Summer update on Shade Map

It’s already mid October, so the summer update is bleeding into fall. Here’s a traffic update and three things I managed to accomplish over the summer months.

Traffic #

Screenshot 2021-10-21 at 22.47.23.png

shademap.app had just under 9,000 visitors over the summer months versus 2,000 visitors during spring. The spikes in the chart are an occasional mention on Hacker News or Reddit.

My biggest stress in the spring was paying the bill for map tiles, but everything turned out okay when I switched from using PNG image tiles to vector based tiles. Where before I was paying close to $100 a month, I can now serve up to 50,000 visitors per month using Mapbox’s free-tier. Along the way I released react-leaflet-vector-tile-layer for rendering vector tiles since I couldn’t find an existing solution.

Screenshot 2021-10-21 at 22.58.41.png

Google traffic has also been increasing nicely. I am number one for shademap and shade map keywords and in the top 5 results for about two dozen more. Based on the increasing interest in searches for shade map, I am assuming that even if people do not use the map initially they know of its existence and Google it when needed. The increasing number of impressions mean that Shade Map is now in the results for more keywords. Search impressions went from 500 to 2500 and clicks from 150 to 600.

HiDPI support #

Many devices like the iPhone and MacBook Pro ship with HiDPI displays. These displays quadruple or more the number of pixels on a screen. At the beginning of summer I implemented some strategies to speed up my shade calculations to 60 frames per second. This meant that I could achieve 15 frames per second in HiDPI mode. It’s not super smooth, but I’ve now added a High Quality setting for HiDPI screens and it looks beautiful. Here is a screenshot of the comparison, HiDPI on right:

Screenshot 2021-10-21 at 23.16.31 (2).png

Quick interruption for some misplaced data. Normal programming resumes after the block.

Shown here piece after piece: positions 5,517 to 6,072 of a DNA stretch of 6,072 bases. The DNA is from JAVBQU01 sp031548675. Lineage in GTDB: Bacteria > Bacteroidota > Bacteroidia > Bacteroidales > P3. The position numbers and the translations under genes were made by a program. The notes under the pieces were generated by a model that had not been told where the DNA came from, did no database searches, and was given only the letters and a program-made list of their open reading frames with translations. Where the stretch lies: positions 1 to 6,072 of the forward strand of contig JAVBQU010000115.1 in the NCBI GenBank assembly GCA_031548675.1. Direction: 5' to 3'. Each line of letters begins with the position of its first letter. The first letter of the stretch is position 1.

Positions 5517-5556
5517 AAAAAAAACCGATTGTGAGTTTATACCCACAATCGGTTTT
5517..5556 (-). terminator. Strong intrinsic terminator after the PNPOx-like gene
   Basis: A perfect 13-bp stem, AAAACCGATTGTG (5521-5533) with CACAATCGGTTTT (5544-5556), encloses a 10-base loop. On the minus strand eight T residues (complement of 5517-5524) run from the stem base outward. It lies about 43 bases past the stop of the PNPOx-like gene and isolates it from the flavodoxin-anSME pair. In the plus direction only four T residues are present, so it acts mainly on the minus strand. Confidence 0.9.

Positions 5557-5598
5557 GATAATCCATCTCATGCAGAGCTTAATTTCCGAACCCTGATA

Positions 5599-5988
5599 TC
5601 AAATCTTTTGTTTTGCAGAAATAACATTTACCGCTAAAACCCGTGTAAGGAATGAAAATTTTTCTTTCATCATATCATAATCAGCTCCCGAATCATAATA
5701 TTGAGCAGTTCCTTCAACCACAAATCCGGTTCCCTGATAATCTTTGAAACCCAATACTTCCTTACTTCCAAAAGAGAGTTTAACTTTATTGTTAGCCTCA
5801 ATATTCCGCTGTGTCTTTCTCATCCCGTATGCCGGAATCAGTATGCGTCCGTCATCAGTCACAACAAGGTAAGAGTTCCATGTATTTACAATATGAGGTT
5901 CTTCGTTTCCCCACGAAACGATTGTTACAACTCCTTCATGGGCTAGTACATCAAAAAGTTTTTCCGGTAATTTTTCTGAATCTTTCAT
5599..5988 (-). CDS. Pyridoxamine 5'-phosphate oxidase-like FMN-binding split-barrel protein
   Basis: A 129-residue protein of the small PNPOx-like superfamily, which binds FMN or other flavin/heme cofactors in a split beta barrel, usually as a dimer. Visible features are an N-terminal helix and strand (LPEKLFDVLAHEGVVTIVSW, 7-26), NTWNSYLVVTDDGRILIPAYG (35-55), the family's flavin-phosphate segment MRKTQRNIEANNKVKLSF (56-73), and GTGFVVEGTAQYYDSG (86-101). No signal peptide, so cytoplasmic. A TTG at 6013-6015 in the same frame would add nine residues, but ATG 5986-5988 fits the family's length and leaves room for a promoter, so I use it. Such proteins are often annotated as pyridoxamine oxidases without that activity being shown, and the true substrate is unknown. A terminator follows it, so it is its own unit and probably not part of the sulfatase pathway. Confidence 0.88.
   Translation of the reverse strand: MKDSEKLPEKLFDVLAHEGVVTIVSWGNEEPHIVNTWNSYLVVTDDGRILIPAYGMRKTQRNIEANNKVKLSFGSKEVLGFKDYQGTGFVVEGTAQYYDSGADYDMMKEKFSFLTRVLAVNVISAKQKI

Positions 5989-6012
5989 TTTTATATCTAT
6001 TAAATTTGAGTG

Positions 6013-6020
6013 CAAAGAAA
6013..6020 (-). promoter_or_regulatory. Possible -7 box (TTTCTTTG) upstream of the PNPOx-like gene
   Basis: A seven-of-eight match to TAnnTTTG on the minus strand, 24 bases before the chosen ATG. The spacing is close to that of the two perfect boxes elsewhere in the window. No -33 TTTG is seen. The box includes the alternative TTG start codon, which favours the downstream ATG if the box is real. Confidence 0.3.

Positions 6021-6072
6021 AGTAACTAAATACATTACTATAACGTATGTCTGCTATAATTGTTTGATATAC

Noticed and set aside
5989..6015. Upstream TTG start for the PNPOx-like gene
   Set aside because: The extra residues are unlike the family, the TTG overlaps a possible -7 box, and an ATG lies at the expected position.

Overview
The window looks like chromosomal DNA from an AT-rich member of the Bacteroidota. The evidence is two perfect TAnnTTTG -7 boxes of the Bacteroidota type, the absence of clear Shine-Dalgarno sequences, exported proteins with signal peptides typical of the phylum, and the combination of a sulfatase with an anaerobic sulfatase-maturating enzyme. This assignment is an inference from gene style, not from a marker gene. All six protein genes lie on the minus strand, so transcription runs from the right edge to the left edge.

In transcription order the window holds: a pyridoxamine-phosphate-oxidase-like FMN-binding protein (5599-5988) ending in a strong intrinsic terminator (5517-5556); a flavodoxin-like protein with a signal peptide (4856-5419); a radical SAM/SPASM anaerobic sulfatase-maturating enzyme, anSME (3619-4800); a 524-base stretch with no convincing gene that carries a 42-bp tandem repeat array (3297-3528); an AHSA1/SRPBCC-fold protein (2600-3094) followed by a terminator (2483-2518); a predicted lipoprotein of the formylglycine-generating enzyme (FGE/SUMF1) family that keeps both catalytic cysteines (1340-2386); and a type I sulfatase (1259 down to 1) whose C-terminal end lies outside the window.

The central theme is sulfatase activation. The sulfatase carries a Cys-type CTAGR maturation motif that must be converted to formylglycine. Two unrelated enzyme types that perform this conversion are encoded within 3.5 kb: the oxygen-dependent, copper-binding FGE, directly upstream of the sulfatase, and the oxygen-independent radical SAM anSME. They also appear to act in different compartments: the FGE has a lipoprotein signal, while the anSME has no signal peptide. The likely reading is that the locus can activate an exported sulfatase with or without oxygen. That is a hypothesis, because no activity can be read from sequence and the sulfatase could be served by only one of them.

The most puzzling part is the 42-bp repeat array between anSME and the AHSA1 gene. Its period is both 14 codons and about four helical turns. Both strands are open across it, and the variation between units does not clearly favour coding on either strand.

Plugins and API #

During the summer, the CTO of a not-so-small prop tech company connected with me on LinkedIn. They were interested in using a Shade Map overlay in a mapping product to help customers get a feel for the terrain of a potential property. We had a nice 30 minute phone call where I shared some technical details and he said he would be in touch. Then he ghosted.

// Sample code to add a shade layer to Leaflet
let now = new Date(1633358583454);
const shadeMap = L.shadeMap({
    date: now,
    color: '#01112f',
    opacity: 0.7,
    apiKey: "1e4a17816006654bXXXXXXXXXXXX"
}).addTo(map);

I’ll admit that it was a little disappointing, but it got me thinking about how Shade Map could be used by other companies and developers to augment their existing maps. I decided to tear out the core functionality and make it pluggable into existing mapping solutions like Leaflet, Mapbox and Google Maps. I started with Leaflet, since it is what I use on shademap.app. The code is now pluggable into any Leaflet map. I threw together a basic landing page and demo, but have not received any requests for an API key yet. I’m looking at you AllTrails.

GPX Replay #

One thing I learned working at startups is that you create your own supply AND demand. You basically create something and sell it to yourself. Then you can tell your investors you have customers. It also helps to iron out any kinks your future customers might run into. Another term for this is ‘eating your own dog food’ or ‘dogfooding’. Since I recently built a Shade Map Leaflet plugin, I decided to test it out on a new mapping project.

I call it GPX Replay and it’s a viewer for GPS tracks with one small twist: you can watch the mountains shadows shifting over the course of the day. Move the slider in the example below and notice how day turns to night and then day again during an overnight climb of Mt. Rainier we did this summer:

I’ve always had a hard time visualising the passage of time when viewing my GPX tracks. I wanted a better way to relive the moment and stimulate memories of what the day was like. Plus Cassondra and I have done many alpine starts over the summer and I wanted to see where we were when the sun was rising and setting. You can try it with your own GPX file at https://shademap.app/gpxreplay/

Future work #

I would really like to build a text based API for querying shade information. I want to use it for things like querying the actual sunrise/sunset time for any given latitude/longitude. Then I can just feed it a spreadsheet of all the mountain peak coordinates in Washington and get precise sunrise/sunset times. I’m thinking something like mountain-forecast.com but for sunrises instead of weather…

 
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